CLB sends out a dedicated newsletter to our subscribers each month that focuses on the most recent trends and developments in worker activism and work safety in China.

Factories shut down or relocate, leaving workers out of work and with months of unpaid wages and benefits

Photograph: humphery /

CLB’s February 2023 mapping data shows an increase in incidents in the manufacturing sector. Manufacturing is one to keep an eye on, with factory shutdowns, closures, relocations, and other struggles related to China’s overall economy and a drop in purchase orders from overseas. 

But first, don’t miss the content CLB has published recently:

  • Three-child policy and increased maternity leave implementation in the workplace at odds in workers’ experience. In this investigation published on International Women’s Day, CLB identified three cases of workers’ rights violations related to the employment right of maternity leave and called the official trade unions relevant to each case. Our findings reveal that the union defaults on its dual duties to assist women workers facing unenforced policy abuses at the workplace level, and to uphold state policy on encouraging more births. 
  • Jiangsu labour department calls courier's alert about wage arrears a “false complaint” against subcontractor. As part of CLB’s series on platform economy workers, we investigated the case of a package courier who posted on a government message board that he was owed wages by the local delivery hub and was made to register as a “self-employed worksite” that should invoice the company to receive pay. He asked the authorities to resolve this systemic issue in the courier industry. The government responded by identifying which legal entity owed the wages and ensured the worker was paid, but not before chiding the worker for filing a “false complaint” against the wrong entity. Complex labour relationships make it difficult for workers and enforcement authorities to implement China’s labour laws and regulations, letting businesses off the hook at the expense of workers.
  • Former worker at Dongguan electronics factory kills three, sparking discussion about agency labour in China. In this incident, the migrant worker stabbed three men outside of the Dongguan Best Travel Electronics factory and surrendered to police. This was most likely rooted in a labour dispute, and online comments pointed to the widespread problems of agency labour in China. In this article, CLB takes a look at how China’s 2008 Labour Contract Law backfired and made agency labour prevalent, leading to increased vulnerability of migrant workers. The current context is that agency labour has filled the gaps in the recent manufacturing labour shortage.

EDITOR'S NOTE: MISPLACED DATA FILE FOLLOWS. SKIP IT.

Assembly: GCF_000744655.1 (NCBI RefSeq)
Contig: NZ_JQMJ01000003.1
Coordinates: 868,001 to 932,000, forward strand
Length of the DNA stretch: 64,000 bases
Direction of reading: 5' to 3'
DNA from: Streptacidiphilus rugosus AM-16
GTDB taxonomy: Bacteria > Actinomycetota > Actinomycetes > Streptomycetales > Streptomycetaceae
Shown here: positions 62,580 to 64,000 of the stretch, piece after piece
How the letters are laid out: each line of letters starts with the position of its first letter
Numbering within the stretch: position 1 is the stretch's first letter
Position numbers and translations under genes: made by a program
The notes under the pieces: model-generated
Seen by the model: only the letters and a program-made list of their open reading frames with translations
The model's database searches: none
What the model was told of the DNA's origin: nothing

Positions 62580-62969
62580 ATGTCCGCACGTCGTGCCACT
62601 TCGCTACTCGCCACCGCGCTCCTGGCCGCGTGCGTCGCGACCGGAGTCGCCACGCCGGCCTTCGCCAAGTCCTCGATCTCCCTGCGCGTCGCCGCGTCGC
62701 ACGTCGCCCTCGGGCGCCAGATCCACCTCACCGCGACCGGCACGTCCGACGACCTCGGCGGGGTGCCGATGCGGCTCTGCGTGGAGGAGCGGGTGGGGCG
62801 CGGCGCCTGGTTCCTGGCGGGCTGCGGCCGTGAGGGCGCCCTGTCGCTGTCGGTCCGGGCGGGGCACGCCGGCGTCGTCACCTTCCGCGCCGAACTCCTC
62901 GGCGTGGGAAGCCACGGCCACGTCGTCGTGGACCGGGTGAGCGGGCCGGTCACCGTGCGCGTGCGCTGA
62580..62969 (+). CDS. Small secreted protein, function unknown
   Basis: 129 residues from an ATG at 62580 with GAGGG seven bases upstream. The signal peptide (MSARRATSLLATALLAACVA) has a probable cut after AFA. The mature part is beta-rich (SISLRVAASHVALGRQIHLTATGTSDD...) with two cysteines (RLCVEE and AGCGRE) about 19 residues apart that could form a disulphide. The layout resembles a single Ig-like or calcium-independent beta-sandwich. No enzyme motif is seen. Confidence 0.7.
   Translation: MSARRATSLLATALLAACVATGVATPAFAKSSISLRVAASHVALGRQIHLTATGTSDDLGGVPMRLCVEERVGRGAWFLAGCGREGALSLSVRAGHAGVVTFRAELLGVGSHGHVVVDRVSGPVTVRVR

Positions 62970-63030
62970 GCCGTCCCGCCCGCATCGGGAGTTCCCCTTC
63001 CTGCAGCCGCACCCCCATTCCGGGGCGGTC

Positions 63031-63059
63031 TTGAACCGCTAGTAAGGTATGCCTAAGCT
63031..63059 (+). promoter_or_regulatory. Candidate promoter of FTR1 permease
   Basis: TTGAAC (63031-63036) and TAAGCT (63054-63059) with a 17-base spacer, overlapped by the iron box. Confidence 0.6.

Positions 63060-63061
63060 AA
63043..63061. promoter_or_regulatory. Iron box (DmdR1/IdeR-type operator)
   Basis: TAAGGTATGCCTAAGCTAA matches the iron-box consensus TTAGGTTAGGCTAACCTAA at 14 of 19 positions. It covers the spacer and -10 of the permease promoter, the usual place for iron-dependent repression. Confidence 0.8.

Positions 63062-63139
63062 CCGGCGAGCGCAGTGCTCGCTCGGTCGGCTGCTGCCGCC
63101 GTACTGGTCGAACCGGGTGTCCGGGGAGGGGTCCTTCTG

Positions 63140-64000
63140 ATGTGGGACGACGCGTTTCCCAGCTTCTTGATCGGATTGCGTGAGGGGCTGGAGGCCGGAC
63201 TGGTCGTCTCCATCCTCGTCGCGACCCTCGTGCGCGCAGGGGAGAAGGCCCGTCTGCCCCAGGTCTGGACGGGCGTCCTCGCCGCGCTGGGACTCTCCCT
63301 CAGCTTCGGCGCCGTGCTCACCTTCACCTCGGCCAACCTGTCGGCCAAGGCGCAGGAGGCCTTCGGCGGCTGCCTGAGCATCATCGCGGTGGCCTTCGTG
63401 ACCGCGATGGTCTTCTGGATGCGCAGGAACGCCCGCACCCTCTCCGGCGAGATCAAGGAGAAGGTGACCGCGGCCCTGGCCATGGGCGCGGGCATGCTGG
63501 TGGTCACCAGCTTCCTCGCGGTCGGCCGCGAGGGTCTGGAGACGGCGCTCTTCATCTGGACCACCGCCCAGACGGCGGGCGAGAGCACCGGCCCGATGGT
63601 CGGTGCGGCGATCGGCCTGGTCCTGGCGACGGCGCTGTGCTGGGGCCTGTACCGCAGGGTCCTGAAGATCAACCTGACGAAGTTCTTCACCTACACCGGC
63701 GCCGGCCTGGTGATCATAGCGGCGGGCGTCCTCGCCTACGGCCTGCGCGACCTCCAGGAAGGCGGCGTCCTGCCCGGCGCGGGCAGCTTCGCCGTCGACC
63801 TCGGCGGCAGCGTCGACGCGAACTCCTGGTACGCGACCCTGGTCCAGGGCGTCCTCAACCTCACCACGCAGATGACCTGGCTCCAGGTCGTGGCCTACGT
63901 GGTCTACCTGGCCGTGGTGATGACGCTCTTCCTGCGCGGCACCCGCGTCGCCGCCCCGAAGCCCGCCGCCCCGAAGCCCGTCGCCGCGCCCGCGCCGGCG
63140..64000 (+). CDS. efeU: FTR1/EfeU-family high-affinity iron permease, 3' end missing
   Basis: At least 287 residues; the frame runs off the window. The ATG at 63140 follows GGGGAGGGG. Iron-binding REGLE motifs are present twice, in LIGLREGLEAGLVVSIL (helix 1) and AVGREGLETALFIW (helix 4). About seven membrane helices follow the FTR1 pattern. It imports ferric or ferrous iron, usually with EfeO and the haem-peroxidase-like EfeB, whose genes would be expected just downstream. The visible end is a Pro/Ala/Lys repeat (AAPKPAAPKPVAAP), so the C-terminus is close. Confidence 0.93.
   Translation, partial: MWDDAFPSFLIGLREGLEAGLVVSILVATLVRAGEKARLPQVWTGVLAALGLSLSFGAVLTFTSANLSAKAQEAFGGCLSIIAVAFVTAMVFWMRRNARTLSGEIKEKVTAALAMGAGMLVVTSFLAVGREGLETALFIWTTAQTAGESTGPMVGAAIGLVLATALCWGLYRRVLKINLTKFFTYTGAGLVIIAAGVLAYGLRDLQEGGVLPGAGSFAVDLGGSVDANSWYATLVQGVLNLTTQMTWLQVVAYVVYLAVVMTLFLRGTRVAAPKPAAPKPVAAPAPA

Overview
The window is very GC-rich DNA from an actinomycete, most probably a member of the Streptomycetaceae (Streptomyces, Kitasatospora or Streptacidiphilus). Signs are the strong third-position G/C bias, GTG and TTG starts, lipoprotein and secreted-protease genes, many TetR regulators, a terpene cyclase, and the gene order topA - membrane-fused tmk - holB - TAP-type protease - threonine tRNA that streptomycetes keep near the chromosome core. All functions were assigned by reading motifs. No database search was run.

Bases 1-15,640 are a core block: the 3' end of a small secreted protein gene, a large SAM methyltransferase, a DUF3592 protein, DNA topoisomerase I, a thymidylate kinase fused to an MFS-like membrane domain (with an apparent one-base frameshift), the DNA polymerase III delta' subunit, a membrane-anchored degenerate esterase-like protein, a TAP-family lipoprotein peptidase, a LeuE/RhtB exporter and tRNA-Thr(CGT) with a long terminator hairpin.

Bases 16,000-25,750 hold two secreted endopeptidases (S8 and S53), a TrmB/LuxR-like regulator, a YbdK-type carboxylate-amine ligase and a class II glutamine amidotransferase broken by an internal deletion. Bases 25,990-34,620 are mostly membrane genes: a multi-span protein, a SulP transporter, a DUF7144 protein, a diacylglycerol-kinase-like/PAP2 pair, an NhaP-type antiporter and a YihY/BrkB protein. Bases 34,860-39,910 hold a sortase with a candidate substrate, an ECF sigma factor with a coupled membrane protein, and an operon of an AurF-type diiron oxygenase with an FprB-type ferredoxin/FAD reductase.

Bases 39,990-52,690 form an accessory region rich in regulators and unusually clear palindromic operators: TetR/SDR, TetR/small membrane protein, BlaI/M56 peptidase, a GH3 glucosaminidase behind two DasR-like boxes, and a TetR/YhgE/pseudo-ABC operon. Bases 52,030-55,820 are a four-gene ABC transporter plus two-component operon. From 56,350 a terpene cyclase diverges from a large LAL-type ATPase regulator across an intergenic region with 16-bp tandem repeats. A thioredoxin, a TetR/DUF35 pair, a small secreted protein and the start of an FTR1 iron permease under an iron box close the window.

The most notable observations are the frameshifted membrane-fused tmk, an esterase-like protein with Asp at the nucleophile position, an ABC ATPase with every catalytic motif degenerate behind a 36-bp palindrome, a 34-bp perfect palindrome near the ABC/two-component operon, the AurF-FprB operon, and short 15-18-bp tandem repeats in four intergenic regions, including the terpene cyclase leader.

• Coal mine collapse in Inner Mongolia kills five, injures six, and leaves dozens missing. On 22 February, a coal mine collapsed in Inner Mongolia, and a search and rescue operation for dozens of missing workers ensued. CLB analysed our Accident Map data since 2014 to find that coal mining accidents have become less severe over time, but they still account for a significant portion of all accidents we record. CLB calls on China’s official trade union to better monitor workplace safety and enable frontline workers to raise their voices about unsafe conditions before accidents occur, in line with provisions of China’s Work Safety Law
  • Workers’ rights in Hong Kong: A chat with the Association for Rights of Industrial Accident Victims. CLB sat down with Siu Sin-Man of the Association for the Rights of Industrial Accident Victims to talk about the changing landscape for labour rights in Hong Kong, through the case studies of three major incidents in 2022: The Sau Mau Ping construction site accident, the Mirror concert accident, and Foodpanda delivery riders’ strikes. In her interview, Siu urges for greater government transparency in accident investigations, tougher laws against employers who violate workers’ rights, and a stronger voice in Hong Kong’s Legislative Council to represent workers’ interests. This article is based on our Chinese-language podcast episode featuring our full interview with Siu, conducted in late December 2022. 
  • February 2023 labour news roundup: Retirement, social security, and health insurance for China’s older workers. In this edition: Retirees protest against changes to the public health insurance system; a proposal for gradually delaying the legal retirement age to 65 faces public criticism; and a national “work for relief” program is implemented on state-invested infrastructure projects.

Workers protest in Guangdong province against factory shutdowns and relocations

Collective actions in the manufacturing industry accounted for over one-quarter of the 104 incidents gathered in our Strike Map last month. Out of the 27 collective actions of workers in the manufacturing industry, these were concentrated in Guangdong province, with 18 occurring there. Among those, ten cases were in the electronics industry, four in the garment industry, and four cases in other industries. 

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